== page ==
Five Digital Design graduates were named winners of the 2016 Applied Arts Student Awards competition yesterday. The work was judged by a panel of senior communications professionals, and the winners were selected based on creative merit, technical excellence and suitability for end use. The following is a list of the six projects and names of the winners:
Ainara Sáinz Gutierrez
Maggie (Juei-Hsuan) Wang
Maggie (Juei-Hsuan) Wang
The winners will receive the following:
- Their work published in the November/December 2016 Student Awards annual
- Their work published online in November
- A complimentary copy of the November issue
- Digital tear sheets of their published work
- A personalized award certificate signed by the founder of Applied Arts, noted graphic designer Georges Haroutiun
- Their work displayed at the Creative Futures Expo, November 8-9 at the Toronto Centre for the Arts, where more than 1,500 aspiring creative artists, high school students and their teachers will visit
Congratulations to all the winners!
(guest post by Dylan Endicott, DD35)
The Digital Design 35th class at VFS was given the opportunity to get an inside look at everything Giant Ant. When Louise Lee, the heart that pumps blood through the DD program, told our class that we would get to visit Giant Ant, there was an eruption of enthusiastic proportions. There is a reputation that Giant Ant holds as one of top-notch studios in the motion graphics industry.
Our impression of them only improved after our visit. Seeing and learning a bit about their process really solidified for us the fact the money doesn’t drive this studio — It’s passion. Collectively, the class now knows that big things truly do come in small packages. What Jay and Leah have built in such a competitive industry is not only impressive but incredibly inspiring. Jay led the class on an adventure through Giant Ant’s files and process, which, to some, may not sound like fun, but our class could have stayed all day.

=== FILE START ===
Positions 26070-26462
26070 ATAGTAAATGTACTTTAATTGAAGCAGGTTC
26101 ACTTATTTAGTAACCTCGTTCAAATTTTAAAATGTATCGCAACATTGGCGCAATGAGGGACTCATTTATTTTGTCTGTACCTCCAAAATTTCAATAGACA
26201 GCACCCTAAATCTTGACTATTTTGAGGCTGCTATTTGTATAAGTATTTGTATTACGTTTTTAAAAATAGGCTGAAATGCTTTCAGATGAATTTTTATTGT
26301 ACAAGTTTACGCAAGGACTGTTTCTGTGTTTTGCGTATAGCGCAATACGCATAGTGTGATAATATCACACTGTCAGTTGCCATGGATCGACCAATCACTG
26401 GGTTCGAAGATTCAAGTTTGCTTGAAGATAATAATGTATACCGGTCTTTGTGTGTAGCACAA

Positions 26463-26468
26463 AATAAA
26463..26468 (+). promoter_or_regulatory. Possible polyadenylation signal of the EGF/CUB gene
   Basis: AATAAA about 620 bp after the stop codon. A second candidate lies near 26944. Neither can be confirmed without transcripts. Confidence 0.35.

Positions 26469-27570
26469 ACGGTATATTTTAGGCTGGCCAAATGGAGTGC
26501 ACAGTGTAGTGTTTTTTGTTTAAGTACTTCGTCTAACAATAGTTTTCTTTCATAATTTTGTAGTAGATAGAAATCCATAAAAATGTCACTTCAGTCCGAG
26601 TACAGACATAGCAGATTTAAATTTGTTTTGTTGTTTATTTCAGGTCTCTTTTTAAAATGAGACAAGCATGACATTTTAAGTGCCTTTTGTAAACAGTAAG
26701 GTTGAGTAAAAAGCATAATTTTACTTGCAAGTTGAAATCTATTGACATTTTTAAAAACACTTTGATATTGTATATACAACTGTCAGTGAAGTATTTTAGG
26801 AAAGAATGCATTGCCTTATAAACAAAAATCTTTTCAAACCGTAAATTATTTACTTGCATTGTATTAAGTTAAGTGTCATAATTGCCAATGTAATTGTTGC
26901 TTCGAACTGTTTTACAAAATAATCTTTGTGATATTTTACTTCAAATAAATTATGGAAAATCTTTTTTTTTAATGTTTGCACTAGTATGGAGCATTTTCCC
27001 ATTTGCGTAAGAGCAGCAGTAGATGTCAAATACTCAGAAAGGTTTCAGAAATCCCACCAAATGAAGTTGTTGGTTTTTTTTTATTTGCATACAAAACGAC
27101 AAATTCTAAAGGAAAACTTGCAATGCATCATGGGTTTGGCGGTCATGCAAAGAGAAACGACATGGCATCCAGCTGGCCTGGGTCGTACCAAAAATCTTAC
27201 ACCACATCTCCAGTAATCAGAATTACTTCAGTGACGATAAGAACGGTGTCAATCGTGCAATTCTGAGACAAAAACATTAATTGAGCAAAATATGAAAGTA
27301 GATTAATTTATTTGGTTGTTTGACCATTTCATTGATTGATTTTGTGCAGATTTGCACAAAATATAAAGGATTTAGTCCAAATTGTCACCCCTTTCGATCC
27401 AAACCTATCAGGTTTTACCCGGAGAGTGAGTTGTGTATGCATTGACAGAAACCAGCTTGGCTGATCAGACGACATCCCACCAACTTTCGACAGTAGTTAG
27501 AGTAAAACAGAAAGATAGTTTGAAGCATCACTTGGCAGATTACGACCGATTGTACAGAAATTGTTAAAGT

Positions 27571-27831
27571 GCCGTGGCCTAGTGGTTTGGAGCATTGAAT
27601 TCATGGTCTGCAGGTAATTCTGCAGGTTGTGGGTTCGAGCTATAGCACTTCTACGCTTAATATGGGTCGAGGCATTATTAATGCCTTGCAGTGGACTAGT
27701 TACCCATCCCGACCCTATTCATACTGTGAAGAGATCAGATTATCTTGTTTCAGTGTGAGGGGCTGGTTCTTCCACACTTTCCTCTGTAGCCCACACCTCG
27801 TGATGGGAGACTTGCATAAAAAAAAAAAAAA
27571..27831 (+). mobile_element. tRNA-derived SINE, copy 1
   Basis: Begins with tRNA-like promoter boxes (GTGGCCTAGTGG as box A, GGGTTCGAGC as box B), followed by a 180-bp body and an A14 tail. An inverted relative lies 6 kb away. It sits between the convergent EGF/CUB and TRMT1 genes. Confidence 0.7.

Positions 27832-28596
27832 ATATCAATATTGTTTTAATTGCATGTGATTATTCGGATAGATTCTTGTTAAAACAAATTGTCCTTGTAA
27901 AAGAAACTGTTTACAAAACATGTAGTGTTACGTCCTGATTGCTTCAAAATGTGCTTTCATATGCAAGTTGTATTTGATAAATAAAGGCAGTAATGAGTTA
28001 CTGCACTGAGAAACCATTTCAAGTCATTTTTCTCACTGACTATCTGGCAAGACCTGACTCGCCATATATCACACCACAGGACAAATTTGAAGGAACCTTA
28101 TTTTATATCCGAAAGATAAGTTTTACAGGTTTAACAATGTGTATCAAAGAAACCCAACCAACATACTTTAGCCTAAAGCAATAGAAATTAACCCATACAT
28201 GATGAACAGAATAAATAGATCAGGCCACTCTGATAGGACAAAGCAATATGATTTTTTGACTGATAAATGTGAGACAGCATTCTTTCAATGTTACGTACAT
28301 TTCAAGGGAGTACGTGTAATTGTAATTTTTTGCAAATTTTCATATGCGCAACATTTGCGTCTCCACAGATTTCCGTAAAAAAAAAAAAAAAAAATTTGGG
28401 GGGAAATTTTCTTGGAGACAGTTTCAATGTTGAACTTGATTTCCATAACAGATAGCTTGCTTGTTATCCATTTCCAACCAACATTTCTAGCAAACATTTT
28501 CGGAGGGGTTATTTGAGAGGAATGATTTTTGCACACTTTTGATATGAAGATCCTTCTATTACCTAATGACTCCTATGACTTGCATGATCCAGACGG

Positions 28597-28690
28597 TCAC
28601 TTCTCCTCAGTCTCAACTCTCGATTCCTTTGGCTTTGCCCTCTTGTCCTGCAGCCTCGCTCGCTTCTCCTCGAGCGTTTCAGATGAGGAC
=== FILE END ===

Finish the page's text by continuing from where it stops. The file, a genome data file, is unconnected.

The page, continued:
Congratulations to Ignacio Flórez for winning a Salazar Award last night in the Video & Motion category for his project, Foxy Matter, a title sequence for a fictional animated movie. He was presented with a cash prize and an award certificate. Ignacio follows in the footsteps of a long list of VFS Digital Design graduates who have won this award. The Salazar Awards are presented by the British Columbia Mainland Chapter of The Society of Graphic Designers of Canada (GDC/BC) and founding sponsor Metropolitan Fine Printers to promote the work of students from design programs in BC. Hanna Cortés was named a finalist and honourable mentions were also given to Adriana Ogarrio and Jay Lee for their motion design projects.
Congratulations to everyone!
The evening also included a panel discussion, moderated by Johnathon Vaughn Strebly, President of GDC/BC, between Roy White (Subplot Design), Nancy Wu (Nancy Wu Design) and Katie Maasik (Lululemon) addressing topics related to agency, freelance and in-house design career opportunities.